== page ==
Not with NAFTA….I was in banking when maquilladores came about….it was crazy, anybody and everybody was throwing books around looking to finance Mexican factories.

    Bottom line, the German government wouldn’t sign a ‘trade treaty’ that encouraged their corporates to move production miles away where labor is 80% cheaper and import tariff free….

    Corporates aren’t the issue here, your government is…..

  357. Ex says:

    8:29 true, we need some major workplace reform.
    At this point you vote with your feet. We need a structural reform
    But the economy being so driven by small business will make any true
    Gains impossible. Public firms though? Hold those f-Ckers to some standards.
    You take public money? Then you tie the goddam line.

  358. Grim says:

    SpaceX and the inspiration 4 crew made it up.

    First real civilian trip to space.

    They are now orbiting far beyond the ISS and even Hubble. Real space. 360 miles. None of this 50 miles bs. Been a while since we’ve been out this far, the shuttles didn’t even orbit this far.

    Not quite Gemini mission orbits (moon launch territory), but damn.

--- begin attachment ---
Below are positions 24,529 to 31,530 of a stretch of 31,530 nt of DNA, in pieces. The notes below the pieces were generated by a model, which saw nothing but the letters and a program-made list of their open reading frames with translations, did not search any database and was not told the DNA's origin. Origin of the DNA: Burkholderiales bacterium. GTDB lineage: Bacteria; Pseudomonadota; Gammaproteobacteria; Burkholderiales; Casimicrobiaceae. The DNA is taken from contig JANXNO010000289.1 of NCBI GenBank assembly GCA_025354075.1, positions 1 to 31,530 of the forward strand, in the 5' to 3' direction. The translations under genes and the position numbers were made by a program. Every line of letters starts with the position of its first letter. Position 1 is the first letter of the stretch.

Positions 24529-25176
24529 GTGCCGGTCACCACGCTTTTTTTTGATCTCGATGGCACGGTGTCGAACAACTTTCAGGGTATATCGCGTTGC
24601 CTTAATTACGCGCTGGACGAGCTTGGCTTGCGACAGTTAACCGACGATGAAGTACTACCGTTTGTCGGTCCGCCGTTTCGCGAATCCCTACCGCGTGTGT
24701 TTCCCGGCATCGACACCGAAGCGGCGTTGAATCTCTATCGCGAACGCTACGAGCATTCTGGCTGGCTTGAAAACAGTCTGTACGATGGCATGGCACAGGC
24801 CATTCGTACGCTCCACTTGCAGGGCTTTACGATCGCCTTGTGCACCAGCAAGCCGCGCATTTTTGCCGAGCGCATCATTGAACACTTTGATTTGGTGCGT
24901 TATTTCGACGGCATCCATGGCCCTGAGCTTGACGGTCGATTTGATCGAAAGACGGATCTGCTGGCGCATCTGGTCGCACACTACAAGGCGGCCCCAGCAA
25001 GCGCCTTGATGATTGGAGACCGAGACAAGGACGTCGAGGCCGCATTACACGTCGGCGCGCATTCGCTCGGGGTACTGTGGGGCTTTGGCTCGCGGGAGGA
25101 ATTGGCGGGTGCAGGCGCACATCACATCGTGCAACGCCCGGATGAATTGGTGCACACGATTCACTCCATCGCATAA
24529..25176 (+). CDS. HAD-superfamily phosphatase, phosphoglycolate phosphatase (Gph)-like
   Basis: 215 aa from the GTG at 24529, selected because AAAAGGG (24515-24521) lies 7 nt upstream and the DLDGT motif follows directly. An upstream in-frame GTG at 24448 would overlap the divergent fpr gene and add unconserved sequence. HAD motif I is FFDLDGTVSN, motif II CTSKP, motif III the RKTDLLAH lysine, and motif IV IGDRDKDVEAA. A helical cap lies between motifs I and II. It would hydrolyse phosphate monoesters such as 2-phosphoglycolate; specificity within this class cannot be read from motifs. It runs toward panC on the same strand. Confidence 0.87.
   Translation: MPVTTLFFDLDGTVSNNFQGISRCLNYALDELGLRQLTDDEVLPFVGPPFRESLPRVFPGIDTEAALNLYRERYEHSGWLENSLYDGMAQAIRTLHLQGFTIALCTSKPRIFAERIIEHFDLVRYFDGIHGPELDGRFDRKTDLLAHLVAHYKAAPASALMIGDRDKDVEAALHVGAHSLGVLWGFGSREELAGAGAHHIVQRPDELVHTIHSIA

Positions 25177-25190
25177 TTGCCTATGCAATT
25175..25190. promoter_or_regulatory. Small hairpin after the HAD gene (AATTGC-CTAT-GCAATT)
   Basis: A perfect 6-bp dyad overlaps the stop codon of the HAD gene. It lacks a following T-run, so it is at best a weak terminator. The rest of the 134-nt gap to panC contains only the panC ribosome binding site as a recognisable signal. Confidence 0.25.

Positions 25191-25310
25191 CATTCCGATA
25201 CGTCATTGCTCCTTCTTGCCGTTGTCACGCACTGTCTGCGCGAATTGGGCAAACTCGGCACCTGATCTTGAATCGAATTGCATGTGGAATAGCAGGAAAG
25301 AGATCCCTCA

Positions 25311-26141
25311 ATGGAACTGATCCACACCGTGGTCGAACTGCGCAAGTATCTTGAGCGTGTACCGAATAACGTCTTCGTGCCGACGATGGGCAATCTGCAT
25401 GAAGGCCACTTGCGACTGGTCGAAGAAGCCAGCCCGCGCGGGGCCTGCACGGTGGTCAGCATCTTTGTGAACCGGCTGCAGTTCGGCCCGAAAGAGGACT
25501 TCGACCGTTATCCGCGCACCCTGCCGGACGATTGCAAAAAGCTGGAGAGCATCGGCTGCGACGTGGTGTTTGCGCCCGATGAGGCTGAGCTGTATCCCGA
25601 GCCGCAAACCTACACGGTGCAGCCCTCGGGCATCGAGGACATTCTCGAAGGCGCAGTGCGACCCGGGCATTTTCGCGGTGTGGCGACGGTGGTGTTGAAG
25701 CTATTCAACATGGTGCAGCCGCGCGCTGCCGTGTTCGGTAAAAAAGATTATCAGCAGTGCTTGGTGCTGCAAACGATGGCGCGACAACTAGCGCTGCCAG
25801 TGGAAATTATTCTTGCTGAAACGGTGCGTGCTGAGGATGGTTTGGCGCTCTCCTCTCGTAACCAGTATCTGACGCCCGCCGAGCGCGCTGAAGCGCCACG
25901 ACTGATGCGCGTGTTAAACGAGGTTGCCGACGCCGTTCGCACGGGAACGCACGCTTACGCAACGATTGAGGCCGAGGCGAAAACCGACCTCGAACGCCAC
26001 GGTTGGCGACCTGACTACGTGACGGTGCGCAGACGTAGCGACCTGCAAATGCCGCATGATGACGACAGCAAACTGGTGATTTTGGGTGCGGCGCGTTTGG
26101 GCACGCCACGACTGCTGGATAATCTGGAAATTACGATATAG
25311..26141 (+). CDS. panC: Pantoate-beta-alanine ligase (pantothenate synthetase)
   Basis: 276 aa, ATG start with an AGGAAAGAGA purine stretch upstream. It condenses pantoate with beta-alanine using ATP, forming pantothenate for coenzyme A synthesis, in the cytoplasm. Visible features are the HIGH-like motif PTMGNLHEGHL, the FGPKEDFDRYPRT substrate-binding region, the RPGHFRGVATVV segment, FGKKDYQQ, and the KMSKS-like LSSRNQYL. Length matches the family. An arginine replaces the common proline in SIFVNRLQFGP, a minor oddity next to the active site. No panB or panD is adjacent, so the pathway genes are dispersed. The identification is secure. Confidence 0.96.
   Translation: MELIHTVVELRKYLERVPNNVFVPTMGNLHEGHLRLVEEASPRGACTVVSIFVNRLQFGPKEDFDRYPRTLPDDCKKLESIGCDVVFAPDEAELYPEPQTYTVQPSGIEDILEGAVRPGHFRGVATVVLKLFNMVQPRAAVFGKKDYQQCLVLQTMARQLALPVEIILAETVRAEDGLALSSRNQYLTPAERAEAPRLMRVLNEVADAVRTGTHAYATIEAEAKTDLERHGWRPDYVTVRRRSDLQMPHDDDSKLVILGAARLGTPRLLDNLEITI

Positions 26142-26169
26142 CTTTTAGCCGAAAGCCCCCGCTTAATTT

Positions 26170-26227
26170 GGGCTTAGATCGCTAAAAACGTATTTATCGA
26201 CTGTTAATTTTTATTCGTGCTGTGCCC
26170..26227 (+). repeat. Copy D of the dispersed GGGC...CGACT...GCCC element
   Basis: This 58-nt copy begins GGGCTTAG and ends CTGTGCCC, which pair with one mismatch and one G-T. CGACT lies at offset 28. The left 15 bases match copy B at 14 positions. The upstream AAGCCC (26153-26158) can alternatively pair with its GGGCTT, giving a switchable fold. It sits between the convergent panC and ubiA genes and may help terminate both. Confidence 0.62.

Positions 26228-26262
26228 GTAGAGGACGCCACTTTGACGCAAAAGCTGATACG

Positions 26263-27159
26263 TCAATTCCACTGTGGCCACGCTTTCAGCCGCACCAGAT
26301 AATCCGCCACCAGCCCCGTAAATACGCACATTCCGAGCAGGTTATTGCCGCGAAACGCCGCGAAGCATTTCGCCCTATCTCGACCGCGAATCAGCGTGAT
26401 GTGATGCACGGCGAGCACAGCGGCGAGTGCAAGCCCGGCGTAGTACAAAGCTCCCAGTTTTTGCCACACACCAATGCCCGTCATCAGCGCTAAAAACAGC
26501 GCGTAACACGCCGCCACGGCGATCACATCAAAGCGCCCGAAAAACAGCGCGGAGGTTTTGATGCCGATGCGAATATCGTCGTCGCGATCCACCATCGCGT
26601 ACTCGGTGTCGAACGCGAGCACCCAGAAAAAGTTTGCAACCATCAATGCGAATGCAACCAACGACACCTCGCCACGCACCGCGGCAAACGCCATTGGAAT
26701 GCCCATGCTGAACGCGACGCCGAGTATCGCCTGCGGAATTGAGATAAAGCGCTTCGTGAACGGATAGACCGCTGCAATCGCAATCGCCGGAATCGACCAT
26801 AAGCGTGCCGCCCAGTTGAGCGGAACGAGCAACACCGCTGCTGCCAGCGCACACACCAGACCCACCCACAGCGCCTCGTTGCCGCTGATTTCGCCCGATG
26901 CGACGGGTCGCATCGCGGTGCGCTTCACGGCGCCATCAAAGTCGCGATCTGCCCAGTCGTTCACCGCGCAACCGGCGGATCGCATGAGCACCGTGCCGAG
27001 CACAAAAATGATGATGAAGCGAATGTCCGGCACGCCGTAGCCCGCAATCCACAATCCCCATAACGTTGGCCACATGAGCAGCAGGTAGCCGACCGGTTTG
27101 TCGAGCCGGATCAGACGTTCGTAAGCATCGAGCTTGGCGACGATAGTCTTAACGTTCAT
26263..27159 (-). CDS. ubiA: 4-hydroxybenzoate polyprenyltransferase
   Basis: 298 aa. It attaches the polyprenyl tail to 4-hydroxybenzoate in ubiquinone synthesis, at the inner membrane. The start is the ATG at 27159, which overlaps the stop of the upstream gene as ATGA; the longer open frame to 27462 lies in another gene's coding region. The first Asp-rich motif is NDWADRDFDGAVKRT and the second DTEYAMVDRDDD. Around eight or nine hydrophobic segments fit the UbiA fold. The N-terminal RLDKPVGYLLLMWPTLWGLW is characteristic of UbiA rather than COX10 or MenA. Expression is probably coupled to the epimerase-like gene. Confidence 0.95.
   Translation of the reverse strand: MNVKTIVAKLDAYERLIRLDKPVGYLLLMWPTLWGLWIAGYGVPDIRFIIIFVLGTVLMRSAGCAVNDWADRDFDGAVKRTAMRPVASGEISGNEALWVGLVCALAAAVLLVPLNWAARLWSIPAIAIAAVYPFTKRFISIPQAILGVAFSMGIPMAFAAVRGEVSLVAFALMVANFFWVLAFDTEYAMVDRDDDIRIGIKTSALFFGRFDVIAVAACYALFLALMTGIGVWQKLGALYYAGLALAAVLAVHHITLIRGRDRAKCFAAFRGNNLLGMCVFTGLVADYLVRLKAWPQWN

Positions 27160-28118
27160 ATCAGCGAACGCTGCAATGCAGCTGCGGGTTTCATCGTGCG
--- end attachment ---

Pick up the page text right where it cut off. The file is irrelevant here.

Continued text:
359. JCer says:

    left there are quite a few IT jobs that are more like trades. I’d make the argument that actually we have under qualified people and poor processes for software development outside of the tech companies. Quite literally 90% of applications I see produced by major American and International companies are subpar, this includes the most elite banks. Billions are spent building these things, our government too is quite bad at technology, Obamacare enrollment site. Lots of things built with exceedingly poor architectures. The biggest issue is brain power, it requires a significant level of intelligence to design a platform that covers all the use cases, covers all performance requirements and security needs. The dearth is not of technical people but of smart people and the distribution of these smart people and how teams are assembled. I personally have seen that most of the people I started with in I-Banking technology who were worth their salt have moved to google or other tech companies(MS and GS were basically like tech cos, and now no one wants to work for them, not enough pay or fun). The bank or banks could have retained these people, they are not building the search engine, rather they own or are building small parts of products or apps not terribly different from what they were doing in banks. These types of people tend to be the difference between a successful project and a boondoggle.